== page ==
Though the spark may come from having enjoyed OK Computer in the car the same day as watching a Black Sabbath documentary on the BBC, a couple of recent posts seemed worth bundling into one gloom-filled diatribe. In one, Mark Wilson is having to bury one of his Lua progeny and writes an obituary “Death of a Lighroom plug-in”:
Earlier this week drop.io announced that it was acquired by Facebook and will be stopping its excellent file sharing and collaboration service.
This in turn has the effect of killing all the great products that were created based on the drop.io platform…including my Photo-drop Lr plug-in for Adobe Lightroom.
I’ve never used drop.io (and dislike Facebook with a growing intensity) but I heard about the acquisition earlier in the week and my alarming first thought was that it was something connected to Dropbox, which I do use. As far as I can tell, they are totally-unrelated services, so alarm over. Or not quite – cloud storage leaves you at the system owner’s mercy. And will that ever change?
The second post was on photo sharing services. Circle of Confusion’s Beware Social Media Platforms That Steal Big License Rights zooms in on the small print which could very easily allow the service provider to make money from using your pictures. For some of us this isn’t news, and when I was writing the Morel case post I actually read through Twitpic’s current terms and conditions, a series of interlocking loopholes to which the only defence seems to be sharing your pictures only once they are defaced with a nice big copyright watermark. But the other thing to mention is that it’s not just the terms and conditions that you need to watch – it’s also what happens to your metadata.
Here I would point you to David Riecks’s hugely-valuable ongoing survey Preservation of Photo Metadata by Social Media Websites. Make sure you look at the spreadsheet showing his findings, and also see the comment about Facebook’s stripping of metadata which describes it as “an overly aggressive attempt to comply with the users’ wishes for better privacy”.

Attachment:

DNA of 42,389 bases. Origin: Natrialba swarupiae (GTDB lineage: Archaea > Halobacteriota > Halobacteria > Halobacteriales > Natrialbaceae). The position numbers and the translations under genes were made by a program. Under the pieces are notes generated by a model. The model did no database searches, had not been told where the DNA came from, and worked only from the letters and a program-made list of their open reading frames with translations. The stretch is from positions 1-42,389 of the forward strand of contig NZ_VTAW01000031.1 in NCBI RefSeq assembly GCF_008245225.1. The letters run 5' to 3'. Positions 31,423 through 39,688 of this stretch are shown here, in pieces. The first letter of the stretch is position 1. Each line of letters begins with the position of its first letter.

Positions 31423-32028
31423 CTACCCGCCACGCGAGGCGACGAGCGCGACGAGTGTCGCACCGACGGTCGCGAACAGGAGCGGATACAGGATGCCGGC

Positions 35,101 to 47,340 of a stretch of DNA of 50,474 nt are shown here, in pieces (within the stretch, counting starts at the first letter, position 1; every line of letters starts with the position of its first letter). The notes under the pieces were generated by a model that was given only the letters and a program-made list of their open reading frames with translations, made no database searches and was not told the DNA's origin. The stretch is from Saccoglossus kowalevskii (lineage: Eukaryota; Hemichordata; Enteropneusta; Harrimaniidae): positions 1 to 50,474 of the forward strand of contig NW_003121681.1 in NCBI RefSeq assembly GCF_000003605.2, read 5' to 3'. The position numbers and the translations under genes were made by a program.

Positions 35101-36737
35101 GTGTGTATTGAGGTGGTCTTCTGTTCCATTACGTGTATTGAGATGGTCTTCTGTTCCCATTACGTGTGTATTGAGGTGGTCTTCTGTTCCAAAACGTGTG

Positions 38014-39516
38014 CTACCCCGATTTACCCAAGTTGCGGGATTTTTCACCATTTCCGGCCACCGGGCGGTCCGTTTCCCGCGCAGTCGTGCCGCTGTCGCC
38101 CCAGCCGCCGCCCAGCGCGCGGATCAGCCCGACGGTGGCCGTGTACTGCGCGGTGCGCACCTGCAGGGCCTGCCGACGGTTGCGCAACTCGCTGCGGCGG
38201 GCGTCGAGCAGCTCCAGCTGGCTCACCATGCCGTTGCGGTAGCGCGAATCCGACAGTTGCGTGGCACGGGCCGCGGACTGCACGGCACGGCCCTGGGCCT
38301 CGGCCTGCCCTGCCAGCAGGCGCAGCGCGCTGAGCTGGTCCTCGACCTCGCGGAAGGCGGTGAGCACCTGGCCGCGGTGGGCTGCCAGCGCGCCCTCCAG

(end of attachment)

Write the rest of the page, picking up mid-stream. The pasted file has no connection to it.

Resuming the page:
Corporates like Facebook are really in a no-win situation and simply cannot be expected to be right in every case when they strip or preserve image metadata. For every photographer who must hide that they shot a great picture on an embarrassingly-crap camera, there will be someone else wanting to share the minutiae of exposure settings down to the D-Lighting, whatever that may be. Family members’ names, GPS co-ordinates and other location details, or simply the photographer’s own name can all be argued each way in different circumstances. Strip or preserve decisions are always individual judgement calls. Even if we (hypothetically) discount evil greed from the web service’s thinking process, “they” will never get it right and will always make wrong assumptions to delete or preserve certain metadata. Or they’ll just do something accidentally and without thinking of all the consequences.
I’m not absolving the social media corporates from responsibility for preserving metadata or from informing you of their policies in readable English, but would you ever trust any business whose future depends on monetising personal data? Even if their current terms appear reasonable and seem to protect everyone, will you pick up the implications when they subsequently change them? After all,we’re in a world where a sweet little “Search for your friends?” means “Can we data mine your email client?” And CollegeStartup.inc could easily be snapped up by Google or Apple or someone else with their own particular attitudes to your personal information (I’m not really picking on Facebook but they are already part-owned by mail.ru). Even if their small print doesn’t sign your life away, they’ll strip you bare and sell your worldly goods. Look after yourself.